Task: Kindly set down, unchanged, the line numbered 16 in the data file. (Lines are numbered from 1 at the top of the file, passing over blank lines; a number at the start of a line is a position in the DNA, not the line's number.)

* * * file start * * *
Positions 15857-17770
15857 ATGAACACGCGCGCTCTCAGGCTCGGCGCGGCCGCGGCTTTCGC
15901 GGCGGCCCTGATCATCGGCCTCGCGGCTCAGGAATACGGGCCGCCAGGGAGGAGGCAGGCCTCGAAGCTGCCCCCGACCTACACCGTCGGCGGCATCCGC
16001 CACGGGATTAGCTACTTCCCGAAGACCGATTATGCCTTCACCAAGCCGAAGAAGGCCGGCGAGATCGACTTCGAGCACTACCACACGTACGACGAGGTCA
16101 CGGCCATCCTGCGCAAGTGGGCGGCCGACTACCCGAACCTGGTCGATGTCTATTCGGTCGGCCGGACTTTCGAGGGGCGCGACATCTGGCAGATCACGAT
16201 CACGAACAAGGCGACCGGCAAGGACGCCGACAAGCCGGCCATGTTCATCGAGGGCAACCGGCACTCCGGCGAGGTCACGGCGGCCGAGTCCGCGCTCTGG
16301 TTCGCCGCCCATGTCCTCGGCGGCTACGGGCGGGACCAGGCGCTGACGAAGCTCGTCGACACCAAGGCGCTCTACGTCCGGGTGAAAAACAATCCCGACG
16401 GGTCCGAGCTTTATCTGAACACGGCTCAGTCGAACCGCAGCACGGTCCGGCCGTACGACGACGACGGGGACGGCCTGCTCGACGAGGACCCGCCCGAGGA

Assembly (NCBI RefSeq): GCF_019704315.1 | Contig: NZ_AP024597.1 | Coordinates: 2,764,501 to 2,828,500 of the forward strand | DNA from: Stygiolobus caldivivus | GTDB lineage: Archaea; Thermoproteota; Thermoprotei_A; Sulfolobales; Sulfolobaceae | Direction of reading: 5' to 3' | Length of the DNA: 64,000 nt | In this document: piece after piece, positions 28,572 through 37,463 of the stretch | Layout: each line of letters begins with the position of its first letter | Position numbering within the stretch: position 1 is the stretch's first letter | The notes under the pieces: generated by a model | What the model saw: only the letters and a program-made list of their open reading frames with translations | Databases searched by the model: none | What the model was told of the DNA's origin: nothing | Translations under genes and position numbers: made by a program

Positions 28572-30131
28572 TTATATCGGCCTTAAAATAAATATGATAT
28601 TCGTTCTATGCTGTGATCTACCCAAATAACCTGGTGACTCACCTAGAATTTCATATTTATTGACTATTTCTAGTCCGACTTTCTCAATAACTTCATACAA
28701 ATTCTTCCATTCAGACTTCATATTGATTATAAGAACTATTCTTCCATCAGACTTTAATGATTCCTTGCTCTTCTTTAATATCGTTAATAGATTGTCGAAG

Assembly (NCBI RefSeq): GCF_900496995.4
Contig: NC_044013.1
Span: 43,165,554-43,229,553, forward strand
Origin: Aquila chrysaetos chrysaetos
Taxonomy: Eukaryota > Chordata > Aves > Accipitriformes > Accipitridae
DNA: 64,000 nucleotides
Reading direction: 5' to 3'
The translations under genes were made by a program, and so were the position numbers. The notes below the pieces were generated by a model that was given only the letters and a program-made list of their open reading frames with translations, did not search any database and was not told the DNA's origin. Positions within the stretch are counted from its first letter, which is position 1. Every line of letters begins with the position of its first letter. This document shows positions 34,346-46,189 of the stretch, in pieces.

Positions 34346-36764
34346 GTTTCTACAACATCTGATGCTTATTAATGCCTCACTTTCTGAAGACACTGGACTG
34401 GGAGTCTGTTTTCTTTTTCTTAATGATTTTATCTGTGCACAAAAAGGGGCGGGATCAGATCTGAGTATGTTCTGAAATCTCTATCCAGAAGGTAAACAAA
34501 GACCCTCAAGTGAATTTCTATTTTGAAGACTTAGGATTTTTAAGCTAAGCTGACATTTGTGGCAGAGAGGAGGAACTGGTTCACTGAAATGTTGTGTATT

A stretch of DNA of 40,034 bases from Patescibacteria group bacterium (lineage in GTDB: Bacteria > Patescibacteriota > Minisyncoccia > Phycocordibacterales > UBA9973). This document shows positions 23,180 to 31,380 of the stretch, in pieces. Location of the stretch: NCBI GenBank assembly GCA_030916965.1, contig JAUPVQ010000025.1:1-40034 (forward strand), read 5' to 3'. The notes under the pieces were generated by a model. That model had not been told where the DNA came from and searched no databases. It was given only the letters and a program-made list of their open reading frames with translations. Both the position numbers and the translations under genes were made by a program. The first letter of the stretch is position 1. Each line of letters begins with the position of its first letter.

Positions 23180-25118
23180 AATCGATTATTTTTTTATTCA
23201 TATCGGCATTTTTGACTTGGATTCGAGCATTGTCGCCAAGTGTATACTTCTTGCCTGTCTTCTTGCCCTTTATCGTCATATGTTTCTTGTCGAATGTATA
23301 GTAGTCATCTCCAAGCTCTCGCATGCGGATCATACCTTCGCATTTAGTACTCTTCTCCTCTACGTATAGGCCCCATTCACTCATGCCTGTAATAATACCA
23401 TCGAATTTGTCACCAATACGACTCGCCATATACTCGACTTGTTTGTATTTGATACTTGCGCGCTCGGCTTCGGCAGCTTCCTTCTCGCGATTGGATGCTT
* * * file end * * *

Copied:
Span: 43,165,554-43,229,553, forward strand